Martin and Yacoub initially offered “…Baby One More Time” to the girl group TLC feeling that the song’s style would fit with the group who also had a 1992 hit titled “Baby-Baby-Baby.” (“Baby-Baby-Baby” peaked at #2. It’s a 7.) But the group declined. Speaking about the decision years later member T-Boz said, “I was like, I like the song but do I think it’s a hit? Do I think it’s TLC? I’m not saying ‘hit me baby.’ No disrespect to Britney. It’s good for her. But was I going to say ‘hit me baby one more time’? Hell no!” It didn’t hurt the group in the long run as they managed to have a big 1999 themselves which will be showing up soon in this column. They also offered it to Robyn but didn’t go anywhere. 

After recording the song with Spears, Martin and his team felt good about the song. They were initially going to call it “Hit Me Baby One More Time” before Jive’s president expressed concerns regarding what I listed above. In reality, “hit me baby one more time” was a case of non-English speakers not using English correctly. Martin refused to change the lyric but did change the title to “…Baby One More Time.”

Upon the single’s release in October 1998, Spears embarked on a tour of shopping malls, talk shows, and music shows to build up hype for her song and the ensuing title album. It all worked out to great effect. “…Baby One More Time” debuted in the Hot 100’s Top 20. Upon release in January 1999, the …Baby One More Time album debuted at #1 on Billboard’s album charts and stayed there for six non-consecutive weeks selling over 8 million copies in 1999 becoming the year’s second best-selling album only behind the Backstreet Boys’ Millennium. The album would later be certified diamond currently selling over 14 million copies.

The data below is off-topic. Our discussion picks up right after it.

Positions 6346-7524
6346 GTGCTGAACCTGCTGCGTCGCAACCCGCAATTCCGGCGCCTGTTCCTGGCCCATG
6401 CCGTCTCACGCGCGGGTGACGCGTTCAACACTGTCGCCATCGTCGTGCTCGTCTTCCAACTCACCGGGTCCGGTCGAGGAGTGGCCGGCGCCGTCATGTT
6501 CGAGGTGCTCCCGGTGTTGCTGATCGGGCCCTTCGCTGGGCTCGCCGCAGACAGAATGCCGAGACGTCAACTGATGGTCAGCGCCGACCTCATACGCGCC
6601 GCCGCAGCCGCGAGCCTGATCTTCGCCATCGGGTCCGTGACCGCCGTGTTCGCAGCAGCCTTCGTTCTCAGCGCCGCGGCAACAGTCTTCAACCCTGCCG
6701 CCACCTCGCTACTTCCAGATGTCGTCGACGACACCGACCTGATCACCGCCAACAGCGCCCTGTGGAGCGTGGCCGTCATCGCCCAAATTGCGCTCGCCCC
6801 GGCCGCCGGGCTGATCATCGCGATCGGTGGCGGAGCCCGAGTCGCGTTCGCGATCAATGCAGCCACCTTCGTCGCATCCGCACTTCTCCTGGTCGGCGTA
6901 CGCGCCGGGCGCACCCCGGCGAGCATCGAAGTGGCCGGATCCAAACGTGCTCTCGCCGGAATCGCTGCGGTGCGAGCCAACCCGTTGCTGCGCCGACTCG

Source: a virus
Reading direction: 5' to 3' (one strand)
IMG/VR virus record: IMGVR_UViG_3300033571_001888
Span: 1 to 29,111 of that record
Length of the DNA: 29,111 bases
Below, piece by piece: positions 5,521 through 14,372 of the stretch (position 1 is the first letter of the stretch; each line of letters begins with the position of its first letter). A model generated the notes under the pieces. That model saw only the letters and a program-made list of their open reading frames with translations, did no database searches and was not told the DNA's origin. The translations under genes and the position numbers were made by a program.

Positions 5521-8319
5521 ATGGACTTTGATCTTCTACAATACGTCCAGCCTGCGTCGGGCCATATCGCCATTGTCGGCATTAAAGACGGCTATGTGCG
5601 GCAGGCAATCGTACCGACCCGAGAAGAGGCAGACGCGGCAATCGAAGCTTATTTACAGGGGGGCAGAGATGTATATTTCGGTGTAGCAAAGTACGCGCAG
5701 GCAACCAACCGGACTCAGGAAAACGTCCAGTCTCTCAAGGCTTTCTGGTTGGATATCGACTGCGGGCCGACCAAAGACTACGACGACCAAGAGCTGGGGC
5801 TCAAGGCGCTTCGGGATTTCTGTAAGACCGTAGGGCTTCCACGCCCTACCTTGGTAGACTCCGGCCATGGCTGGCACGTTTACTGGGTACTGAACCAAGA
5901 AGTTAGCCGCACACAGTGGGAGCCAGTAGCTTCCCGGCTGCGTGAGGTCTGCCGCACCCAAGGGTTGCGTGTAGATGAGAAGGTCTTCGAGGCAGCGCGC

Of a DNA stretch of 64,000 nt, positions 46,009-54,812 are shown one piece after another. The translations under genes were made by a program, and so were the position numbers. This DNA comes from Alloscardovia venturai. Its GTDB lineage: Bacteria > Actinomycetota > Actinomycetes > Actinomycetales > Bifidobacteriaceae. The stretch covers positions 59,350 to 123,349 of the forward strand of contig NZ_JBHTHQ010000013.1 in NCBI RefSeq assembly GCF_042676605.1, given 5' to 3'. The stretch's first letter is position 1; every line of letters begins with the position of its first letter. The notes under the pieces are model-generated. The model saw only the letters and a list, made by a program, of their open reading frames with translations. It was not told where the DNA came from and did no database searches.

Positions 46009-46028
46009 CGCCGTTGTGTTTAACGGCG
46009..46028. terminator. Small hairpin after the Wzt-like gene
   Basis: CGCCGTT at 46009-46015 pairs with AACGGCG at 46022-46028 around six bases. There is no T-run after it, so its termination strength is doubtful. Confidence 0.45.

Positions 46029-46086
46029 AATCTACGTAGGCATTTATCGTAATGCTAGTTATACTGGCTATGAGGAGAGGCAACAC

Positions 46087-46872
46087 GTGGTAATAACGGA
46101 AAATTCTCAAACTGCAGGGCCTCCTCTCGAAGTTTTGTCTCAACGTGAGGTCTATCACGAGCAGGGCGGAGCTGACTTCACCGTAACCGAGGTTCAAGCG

All of this success is already amazing for a new artist but Spears’ breakthrough was also helped by “…Baby One More Time’s” music video and a new pop-cultural phenomenon that helped videos like hers gain popularity. In September 1998, MTV premiered Total Request Live (TRL) which played the top ten most requested music videos from 10-1 as well as becoming a major stopping point for artists. The show quickly became a popular after school ritual for kids at the time many of them gathering outside the show’s building in Times Square and calling into the show requesting the music videos they wanted them to play. 

It was a major change for MTV who had avoided playing pure pop music on the channel for much of the ’90s. The channel had cultivated a cool image in the decade playing mainly alternative and hip-hop. Playing songs from the Backstreet Boys or *NSYNC before then would have gone against their cool image. Talking to John Seabrook in The Song Machine: Inside The Hit Factory, MTV’s former programming head Andy Schoun said, “The whole channel was Top 40, but we were the arbiters of cool, and that made it harder for us to play that stuff. What changed was when TRL, a countdown show, was launched, then you could say, “Here’s what’s most popular, let’s put it on, we didn’t pick these things—you did! That’s what allowed us to play pure pop.” 

The music video for “…Baby One More Time” also has a fun story of its own. Directed by Nigel Dick (yes that’s his actual name), the video was originally envisioned by Dick as an all-animated venture to which Spears objected wanting the video to take place at a school to relate to her fans while also incorporating dance scenes. She came up with every idea including the schoolgirl outfit. Thinking the outfit was dorky, Spears came up with the idea to tie up the shirts.